Cybersecurity is a shared responsibility, and each of us has a role to play.
Emerging cyber threats require the engagement of our entire society—from government and law enforcement to the private sector and most importantly, members of the public.
Increasingly, we are seeing sophisticated and fast-paced cyber criminal activity, but in many cases, prevention of cyber crime starts at home.
Recently, a cybercrime ring initiated a massive, sophisticated Internet fraud scheme in which it launched malicious software, or “malware,” known as DNSChanger (short for Domain Name System Changer).
This malware infected more than four million computers in 100 countries and may have prevented users’ anti-virus software from working correctly, allowing the malware to take control of the computers’ domain name systems, resulting in interference with Web browsing.
As of April 10, there were still more than 84,000 infected computers inside the United States, and it’s possible that many users may not even know they were infected. At DHS, our computer forensics specialists and electronic crimes task forces regularly work with partners at the Federal Bureau of Investigation (FBI) to create a safe, secure, and resilient cyber environment.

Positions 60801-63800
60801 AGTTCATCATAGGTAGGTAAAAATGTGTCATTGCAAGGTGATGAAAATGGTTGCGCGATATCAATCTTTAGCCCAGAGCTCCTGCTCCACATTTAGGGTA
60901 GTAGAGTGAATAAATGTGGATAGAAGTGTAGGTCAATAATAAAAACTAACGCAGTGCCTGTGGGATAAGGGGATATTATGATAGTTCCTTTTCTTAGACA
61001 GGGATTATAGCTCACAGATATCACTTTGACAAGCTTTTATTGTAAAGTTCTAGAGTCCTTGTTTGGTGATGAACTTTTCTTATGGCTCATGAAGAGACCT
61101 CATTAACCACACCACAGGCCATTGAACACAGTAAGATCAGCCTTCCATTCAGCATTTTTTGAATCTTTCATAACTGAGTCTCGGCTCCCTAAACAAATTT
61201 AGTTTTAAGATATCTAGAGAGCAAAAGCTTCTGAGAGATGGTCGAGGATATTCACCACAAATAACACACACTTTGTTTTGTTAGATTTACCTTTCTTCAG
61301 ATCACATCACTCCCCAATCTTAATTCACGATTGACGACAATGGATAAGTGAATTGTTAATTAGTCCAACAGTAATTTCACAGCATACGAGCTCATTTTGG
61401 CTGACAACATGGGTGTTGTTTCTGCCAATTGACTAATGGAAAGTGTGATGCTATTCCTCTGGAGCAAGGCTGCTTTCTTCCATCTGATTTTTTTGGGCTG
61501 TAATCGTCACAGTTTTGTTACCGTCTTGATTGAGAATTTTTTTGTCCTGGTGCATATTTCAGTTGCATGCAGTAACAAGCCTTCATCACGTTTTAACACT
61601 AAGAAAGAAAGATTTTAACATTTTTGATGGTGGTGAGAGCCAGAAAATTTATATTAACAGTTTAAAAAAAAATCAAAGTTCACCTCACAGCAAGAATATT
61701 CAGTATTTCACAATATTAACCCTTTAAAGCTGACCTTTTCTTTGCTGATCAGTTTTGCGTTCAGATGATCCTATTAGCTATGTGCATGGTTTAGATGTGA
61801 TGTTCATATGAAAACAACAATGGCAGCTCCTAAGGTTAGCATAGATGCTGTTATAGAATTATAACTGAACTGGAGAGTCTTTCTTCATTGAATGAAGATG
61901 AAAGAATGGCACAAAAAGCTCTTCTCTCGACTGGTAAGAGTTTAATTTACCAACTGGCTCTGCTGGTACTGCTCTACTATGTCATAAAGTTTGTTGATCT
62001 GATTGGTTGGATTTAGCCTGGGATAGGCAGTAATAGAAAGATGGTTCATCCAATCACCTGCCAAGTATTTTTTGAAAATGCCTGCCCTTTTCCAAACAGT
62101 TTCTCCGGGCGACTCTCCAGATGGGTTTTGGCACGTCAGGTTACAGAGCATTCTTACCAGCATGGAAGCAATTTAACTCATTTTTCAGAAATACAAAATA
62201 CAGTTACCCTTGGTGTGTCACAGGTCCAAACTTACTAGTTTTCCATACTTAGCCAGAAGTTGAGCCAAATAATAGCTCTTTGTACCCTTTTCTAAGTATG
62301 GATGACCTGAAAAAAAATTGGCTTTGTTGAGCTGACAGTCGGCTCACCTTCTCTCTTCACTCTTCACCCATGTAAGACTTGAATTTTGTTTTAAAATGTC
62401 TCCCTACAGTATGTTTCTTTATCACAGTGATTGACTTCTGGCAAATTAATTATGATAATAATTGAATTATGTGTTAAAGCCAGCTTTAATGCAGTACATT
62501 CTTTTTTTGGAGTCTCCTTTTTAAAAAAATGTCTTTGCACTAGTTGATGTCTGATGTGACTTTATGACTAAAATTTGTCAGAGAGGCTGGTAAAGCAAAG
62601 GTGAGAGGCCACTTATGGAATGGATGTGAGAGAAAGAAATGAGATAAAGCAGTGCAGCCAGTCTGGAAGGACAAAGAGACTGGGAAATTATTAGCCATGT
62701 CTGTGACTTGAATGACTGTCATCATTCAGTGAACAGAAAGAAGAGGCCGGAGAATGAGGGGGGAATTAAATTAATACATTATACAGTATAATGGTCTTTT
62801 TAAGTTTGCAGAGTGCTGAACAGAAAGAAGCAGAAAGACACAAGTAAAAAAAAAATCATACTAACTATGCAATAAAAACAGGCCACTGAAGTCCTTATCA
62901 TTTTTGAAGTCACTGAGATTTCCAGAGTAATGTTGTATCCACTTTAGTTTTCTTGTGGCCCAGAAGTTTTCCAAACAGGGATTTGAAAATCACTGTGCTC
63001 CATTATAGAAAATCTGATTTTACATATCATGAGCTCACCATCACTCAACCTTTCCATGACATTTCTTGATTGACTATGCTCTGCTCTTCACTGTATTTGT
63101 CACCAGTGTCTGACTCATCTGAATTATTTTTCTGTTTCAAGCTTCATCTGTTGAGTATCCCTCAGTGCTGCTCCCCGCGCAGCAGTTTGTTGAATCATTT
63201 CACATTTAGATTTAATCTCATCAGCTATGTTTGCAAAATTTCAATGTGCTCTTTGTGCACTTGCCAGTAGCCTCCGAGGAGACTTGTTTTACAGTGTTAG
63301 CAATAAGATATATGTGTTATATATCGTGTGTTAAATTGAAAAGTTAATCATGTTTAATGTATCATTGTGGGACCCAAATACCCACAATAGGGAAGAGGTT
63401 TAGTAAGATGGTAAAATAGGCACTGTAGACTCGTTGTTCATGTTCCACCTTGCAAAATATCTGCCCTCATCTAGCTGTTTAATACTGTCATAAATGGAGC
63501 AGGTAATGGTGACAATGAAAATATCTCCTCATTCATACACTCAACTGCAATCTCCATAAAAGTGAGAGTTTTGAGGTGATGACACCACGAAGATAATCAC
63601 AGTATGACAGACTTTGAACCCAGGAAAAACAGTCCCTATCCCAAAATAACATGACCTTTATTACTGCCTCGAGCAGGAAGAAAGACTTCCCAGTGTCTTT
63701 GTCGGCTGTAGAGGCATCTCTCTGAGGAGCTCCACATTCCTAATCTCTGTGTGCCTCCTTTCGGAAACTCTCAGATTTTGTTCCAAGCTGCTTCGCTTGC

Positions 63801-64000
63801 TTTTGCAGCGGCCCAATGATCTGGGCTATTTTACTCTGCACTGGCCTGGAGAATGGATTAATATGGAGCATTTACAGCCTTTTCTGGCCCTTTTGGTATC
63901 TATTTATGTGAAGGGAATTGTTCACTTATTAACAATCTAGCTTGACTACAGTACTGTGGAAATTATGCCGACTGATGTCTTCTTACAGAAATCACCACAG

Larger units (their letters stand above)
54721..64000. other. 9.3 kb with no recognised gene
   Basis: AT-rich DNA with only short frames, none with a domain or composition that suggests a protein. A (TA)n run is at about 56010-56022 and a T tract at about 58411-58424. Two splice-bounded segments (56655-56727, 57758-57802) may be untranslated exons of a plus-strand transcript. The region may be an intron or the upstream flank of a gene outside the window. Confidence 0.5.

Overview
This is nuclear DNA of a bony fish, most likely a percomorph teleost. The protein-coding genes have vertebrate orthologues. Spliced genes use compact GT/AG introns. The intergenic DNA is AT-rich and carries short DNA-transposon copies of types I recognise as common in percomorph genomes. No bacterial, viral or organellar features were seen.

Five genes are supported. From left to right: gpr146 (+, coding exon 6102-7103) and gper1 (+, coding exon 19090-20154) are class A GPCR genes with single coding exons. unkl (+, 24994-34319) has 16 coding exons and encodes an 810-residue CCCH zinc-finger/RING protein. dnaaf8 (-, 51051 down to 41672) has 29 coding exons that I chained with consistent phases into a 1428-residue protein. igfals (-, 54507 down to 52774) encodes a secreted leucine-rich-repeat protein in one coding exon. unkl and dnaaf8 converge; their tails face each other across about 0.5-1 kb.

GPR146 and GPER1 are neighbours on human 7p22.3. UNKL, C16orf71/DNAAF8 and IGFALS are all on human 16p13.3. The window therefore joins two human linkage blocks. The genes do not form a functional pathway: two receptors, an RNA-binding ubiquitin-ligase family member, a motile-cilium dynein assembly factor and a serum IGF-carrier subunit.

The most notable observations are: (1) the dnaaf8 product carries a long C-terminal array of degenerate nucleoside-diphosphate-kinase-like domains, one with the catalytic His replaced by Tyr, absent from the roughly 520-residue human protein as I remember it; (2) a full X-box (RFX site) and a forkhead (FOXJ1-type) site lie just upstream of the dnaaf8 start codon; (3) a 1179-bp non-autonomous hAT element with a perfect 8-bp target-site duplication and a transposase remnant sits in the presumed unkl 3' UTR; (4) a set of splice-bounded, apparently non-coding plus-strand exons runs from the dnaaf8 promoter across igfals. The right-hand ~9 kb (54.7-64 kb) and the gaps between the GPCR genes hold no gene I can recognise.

In this case, we have reached out to enable a private sector nonprofit – the Internet Services Corporation – to assist users whose computers have been infected by the DNSChanger malware by maintaining “clean” DNS servers that support safer Web browsing. These servers will allow those affected by the malware to clean their affected computers and restore their normal DNS settings.
I encourage everyone to keep your operating system, browser, and other critical software optimized by installing updates. And, you can assess your own computer’s susceptibility for the DNSChanger malware at the industry-wide DNSChanger Working Group website. In fact, I just tested my computer at home – the process was simple, straight-forward, and only took a few minutes.
Please act now. The clean servers maintained by the private sector in coordination with the FBI will expire on July 9, 2012. Internet users who have the DNSChanger malware and whose Internet Service Provider (ISP) has moved them to one of the clean servers, may not have access to the Internet after this date.
In order to maintain proper cyber hygiene, we should all take advantage of the DNSChanger Working Group website to redirect this malware before the July 9 deadline to avoid any disruption of services or the loss of your Internet connectivity.
DHS is committed to ensuring cyberspace supports a secure and resilient infrastructure, enables innovation and prosperity, and protects privacy and other civil liberties by design, but we need everyone, including our industry partners and the general public to do their part.
For additional information on DNSChanger, please visit www.dhs.gov/nccic.